A bill to protect our Social Security system and improve benefits for current and future generations.
The bill’s titles are written by its sponsor.
Sponsor and status
Sponsor. Senior Senator for Connecticut. Democrat.
Last Updated: Apr 16, 2018
Length: 42 pages
115th Congress (2017–2019)
This bill was introduced on April 16, 2018, in a previous session of Congress, but it did not receive a vote.
Jul 30, 2015
Earlier Version — Introduced
This activity took place on a related bill, S. 1904 (114th).
Apr 16, 2018
Bills and resolutions are referred to committees which debate the bill before possibly sending it on to the whole chamber.
Jan 30, 2019
Reintroduced Bill — Introduced
This activity took place on a related bill, S. 269 (116th).
S. 2671 (115th) was a bill in the United States Congress.
A bill must be passed by both the House and Senate in identical form and then be signed by the President to become law.
Bills numbers restart every two years. That means there are other bills with the number S. 2671. This is the one from the 115th Congress.
This bill was introduced in the 115th Congress, which met from Jan 3, 2017 to Jan 3, 2019. Legislation not passed by the end of a Congress is cleared from the books.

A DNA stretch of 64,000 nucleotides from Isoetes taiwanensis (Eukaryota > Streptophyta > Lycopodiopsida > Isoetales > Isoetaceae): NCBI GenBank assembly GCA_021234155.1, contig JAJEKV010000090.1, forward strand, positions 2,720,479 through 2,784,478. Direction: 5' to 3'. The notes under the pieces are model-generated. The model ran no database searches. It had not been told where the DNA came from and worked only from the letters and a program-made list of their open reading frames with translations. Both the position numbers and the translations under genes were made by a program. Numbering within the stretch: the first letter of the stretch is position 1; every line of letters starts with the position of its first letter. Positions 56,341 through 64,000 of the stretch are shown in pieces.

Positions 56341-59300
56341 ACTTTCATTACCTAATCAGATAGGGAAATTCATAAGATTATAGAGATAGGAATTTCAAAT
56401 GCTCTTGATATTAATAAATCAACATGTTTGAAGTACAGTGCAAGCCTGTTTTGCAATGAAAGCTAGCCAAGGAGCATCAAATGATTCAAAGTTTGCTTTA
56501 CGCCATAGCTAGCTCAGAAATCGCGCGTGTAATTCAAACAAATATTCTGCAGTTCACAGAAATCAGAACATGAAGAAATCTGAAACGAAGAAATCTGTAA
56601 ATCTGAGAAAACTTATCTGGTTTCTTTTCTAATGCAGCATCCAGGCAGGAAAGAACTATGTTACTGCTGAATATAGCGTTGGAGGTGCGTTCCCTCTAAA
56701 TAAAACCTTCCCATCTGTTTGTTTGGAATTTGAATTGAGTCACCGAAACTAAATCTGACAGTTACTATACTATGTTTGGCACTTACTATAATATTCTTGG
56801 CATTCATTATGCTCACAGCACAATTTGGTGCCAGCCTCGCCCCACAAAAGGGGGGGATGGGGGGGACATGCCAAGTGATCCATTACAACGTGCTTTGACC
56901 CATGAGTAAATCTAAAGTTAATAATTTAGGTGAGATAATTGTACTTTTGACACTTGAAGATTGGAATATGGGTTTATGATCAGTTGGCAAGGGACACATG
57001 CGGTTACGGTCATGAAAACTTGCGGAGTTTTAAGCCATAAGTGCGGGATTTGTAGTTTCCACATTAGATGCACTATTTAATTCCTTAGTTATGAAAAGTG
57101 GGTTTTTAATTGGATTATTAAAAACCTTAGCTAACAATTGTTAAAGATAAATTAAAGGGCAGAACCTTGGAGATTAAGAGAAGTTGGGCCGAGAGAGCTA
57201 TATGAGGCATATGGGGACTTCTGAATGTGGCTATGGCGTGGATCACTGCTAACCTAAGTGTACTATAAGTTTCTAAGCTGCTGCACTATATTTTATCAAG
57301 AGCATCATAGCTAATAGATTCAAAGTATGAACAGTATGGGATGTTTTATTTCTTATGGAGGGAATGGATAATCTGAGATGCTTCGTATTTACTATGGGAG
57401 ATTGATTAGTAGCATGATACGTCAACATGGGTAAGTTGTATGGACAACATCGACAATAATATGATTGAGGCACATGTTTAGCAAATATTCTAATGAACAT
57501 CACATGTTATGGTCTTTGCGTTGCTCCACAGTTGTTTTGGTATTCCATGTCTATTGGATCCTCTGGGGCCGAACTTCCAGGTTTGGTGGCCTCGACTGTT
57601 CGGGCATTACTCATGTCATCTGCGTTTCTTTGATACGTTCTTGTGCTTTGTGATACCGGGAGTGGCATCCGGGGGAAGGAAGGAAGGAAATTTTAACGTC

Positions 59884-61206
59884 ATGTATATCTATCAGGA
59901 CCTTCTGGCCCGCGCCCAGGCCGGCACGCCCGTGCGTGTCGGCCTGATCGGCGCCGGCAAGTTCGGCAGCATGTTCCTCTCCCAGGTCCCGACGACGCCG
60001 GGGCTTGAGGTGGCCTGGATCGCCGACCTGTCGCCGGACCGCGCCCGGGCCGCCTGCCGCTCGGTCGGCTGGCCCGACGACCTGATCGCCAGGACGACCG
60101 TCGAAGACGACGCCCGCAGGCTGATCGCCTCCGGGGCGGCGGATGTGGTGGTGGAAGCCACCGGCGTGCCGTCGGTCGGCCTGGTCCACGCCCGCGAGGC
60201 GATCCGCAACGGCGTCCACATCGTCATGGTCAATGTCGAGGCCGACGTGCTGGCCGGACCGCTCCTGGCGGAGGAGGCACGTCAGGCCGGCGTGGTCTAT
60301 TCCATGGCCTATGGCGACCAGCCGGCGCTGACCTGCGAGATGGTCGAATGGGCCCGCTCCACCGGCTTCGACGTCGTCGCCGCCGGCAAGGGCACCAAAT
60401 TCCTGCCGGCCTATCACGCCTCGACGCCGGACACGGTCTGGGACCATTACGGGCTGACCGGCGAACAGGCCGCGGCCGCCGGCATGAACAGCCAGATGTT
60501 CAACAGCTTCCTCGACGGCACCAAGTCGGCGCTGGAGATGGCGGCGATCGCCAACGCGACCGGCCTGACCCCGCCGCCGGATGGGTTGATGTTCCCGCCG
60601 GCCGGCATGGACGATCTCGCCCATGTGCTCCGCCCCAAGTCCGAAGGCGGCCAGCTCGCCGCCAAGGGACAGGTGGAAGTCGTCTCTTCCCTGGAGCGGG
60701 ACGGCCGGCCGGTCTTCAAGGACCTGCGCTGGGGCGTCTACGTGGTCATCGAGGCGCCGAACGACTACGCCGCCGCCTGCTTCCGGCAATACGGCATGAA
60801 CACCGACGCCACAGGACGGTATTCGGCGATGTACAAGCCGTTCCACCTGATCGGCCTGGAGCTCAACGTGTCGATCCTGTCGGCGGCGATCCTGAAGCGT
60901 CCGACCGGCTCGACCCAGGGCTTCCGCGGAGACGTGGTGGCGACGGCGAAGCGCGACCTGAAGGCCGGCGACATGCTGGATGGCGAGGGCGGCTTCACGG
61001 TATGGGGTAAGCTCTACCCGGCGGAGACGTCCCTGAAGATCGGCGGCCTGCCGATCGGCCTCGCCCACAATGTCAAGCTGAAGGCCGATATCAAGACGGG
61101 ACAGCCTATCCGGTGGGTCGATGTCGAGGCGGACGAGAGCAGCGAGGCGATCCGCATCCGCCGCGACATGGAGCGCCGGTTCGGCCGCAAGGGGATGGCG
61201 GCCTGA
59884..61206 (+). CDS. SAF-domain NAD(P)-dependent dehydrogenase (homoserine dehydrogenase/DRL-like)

How to cite this information.
We recommend the following MLA-formatted citation when using the information you see here in academic work:
GovTrack.us. (2021). S. 2671 — 115th Congress: Social Security 2100 Act. Retrieved from https://www.govtrack.us/congress/bills/115/s2671
“S. 2671 — 115th Congress: Social Security 2100 Act.” www.GovTrack.us. 2018. January 26, 2021 <https://www.govtrack.us/congress/bills/115/s2671>
Social Security 2100 Act, S. 2671, 115th Cong. (2018).
|title=S. 2671 (115th)
|accessdate=January 26, 2021
|author=115th Congress (2018)
|date=April 16, 2018
|quote=Social Security 2100 Act
Where is this information from?
GovTrack automatically collects legislative information from a variety of governmental and non-governmental sources. This page is sourced primarily from Congress.gov, the official portal of the United States Congress. Congress.gov is generally updated one day after events occur, and so legislative activity shown here may be one day behind. Data via the congress project.